Pierre Boulez (French, b.1925)


Sonatine (1946); © 1946 by Editions AMPHION by courtesy of Editions Max Eschig, Paris, France


Messaien attributed to his pupil Boulez “extraordinary electrical dynamism,” and the ability to “transcend the dogma of serialism with instinctive abandon.” In fact, Boulez speaks of musical notation as merely a code, which can take on the irrational elements of performance that may change a piece entirely. Also celebrated as a conductor and for his superb intellect, in person Boulez radiates an extremely poetic musical soul as he sings and talks about his music. The Sonatine is dauntingly complex and difficult, but above all it is rooted in emotionality. In 1946, with the Sonatine, a twenty-one-year-old Boulez began a personal battle against what he saw as the current stagnation and academicism of the contemporary music world. He deplored the mixing of styles in composition, as with neo-classicism, that for him resulted in a patchwork, where an old language attempts to express things that are beyond its vocabulary. Boulez' formal studies, most notably with Messiaen in Paris, were brief. While immersing himself in scores by Webern, Stravinsky, Debussy, Berg, and Schoenberg, Boulez decided to follow Schoenberg's example by writing the Sonatine as a single-movement work which paradoxically contained smaller movements within (as he characterizes them, a first theme, a version of a sonata allegro, two scherzos, a slow movement, and a finale). The first complete work in Boulez' catalogue, the Sonatine was a revelation, and is still shocking today in its daring intensity. As with many of his works, Boulez juxtaposes sections that are strictly in tempo with others containing very free rhythms, which he describes as being notated in a spirit of improvisation. The piece is unified by a twelve-note series, but Boulez develops it freely, and this brings about so many layers of material, and structures so rich, that they become almost impossible to assimilate.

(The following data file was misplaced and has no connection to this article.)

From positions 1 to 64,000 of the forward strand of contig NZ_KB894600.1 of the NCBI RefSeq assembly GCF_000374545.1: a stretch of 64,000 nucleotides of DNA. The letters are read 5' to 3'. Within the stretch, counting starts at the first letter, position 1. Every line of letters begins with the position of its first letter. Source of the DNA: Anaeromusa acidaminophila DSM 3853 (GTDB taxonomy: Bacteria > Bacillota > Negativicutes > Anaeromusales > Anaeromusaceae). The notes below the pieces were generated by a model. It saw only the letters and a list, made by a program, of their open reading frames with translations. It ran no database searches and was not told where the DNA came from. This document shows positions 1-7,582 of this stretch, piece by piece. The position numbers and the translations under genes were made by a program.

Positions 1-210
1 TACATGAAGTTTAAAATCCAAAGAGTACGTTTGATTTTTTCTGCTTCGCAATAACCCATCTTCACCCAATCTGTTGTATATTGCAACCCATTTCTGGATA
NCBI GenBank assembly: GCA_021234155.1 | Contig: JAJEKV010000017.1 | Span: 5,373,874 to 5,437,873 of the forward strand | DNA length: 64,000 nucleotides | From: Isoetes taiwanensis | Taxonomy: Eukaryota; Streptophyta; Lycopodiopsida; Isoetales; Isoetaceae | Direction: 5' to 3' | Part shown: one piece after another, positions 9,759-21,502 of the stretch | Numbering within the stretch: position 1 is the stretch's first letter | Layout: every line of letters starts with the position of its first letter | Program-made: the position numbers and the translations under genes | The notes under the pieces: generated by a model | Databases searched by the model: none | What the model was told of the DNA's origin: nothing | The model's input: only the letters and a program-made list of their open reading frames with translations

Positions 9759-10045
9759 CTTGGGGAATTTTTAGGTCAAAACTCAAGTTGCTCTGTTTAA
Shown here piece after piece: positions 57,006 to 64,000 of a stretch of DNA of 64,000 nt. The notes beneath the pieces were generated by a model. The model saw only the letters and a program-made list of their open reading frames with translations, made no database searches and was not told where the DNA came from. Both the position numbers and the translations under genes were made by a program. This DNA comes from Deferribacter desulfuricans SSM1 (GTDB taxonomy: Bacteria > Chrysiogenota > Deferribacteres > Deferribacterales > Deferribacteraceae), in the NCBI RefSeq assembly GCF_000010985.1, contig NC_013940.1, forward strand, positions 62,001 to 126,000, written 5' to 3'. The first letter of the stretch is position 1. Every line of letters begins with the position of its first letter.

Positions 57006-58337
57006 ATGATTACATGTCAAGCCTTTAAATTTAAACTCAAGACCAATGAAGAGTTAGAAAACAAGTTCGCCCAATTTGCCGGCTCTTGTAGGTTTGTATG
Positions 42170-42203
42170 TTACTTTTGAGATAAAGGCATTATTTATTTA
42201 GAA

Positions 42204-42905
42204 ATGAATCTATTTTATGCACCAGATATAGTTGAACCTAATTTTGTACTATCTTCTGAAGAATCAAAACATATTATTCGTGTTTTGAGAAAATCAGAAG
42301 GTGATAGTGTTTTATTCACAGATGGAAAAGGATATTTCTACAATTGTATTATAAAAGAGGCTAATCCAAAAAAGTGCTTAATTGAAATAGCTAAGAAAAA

Arthur Honegger (Swiss, b.1892, d.1955)


Romance (1952 or 53); International Music Company


In his book Arthur Honegger, Harry Halbreich writes that “Honegger was one of the first…to denounce the stupid irrelevance of identifying the level of dissonance with the level of modernity. He was neither a revolutionary nor a fossil, but he knew how to maintain the happy medium in a period characterized by excess and hysteria.” Honegger was a major figure in the unparalleled creative atmosphere of Paris in the early 20th century, but after his death his work was regarded as old-fashioned by many. With tonal music becoming popular once more, however, Honegger's music has gained renewed appreciation. Honegger himself observed: “A long chain links the old traditionalists to the most daring innovators. The latter noisily proclaim their contempt for the old masters in order to raise a bit of dust and cover up the shackles that are bruising their ankles.” Boulez, Honegger, and Messiaen admired each other despite their very different styles, and in fact, Boulez believes that “Honegger deserves our thanks for having given us the taste for adventure.” Like Messiaen, Honegger was a profoundly religious composer, and he speaks of “the magic, incantation, that sense of ceremony that should surround manifestations of art.” Ironically though, he was probably an agnostic, saying, “It is impossible to imagine eternity…the very fact that it escapes me prevents me from adhering to it.” Known as a man of common sense, humility, and tolerance, Honegger was at the height of his fame during World War II. He was honored by the French press as a “composer of the Resistance” because he spoke against the Nazis and chose to remain in his adopted home of France during the German Occupation. The Romance is probably Honegger's last composition, and it reflects his great affinity for the music of Fauré with its understated purity. In its poignancy it could serve as something of a prayer, or the summing up of a life.


Liner notes © Barbara Leibundguth 2001




All quotes used with the kind permission of the publishers.


Samuel, Claude: Olivier Messiaen: Music and Color (Amadeus Press, 1994)


Nelhybel, Vaclav: “The Talent is Here!” (They Talk About Music, vol. 2, Belwin/Mills Publishing Corporation, 1971)


Witt, Carl: “Common Ground: Working from the Gut” (Sounding Board, American Composers Forum, vol. 22, #7, July 1995)


Sceats, Godfrey: The Organ Works of Karg-Elert (C.F. Peters Corporation, New York on behalf of Hinrichsen Edition, London, 1950)


de Beer, Roland: “An Odour of Taboo” (Key Notes magazine #24, 1987)


Interview: Pierre Boulez: Conversations with Celestin Deliège (Eulenberg, 1976)


Halbreich, Harry: Arthur Honegger (Amadeus Press, 1999)




Barbara Leibundguth, flutist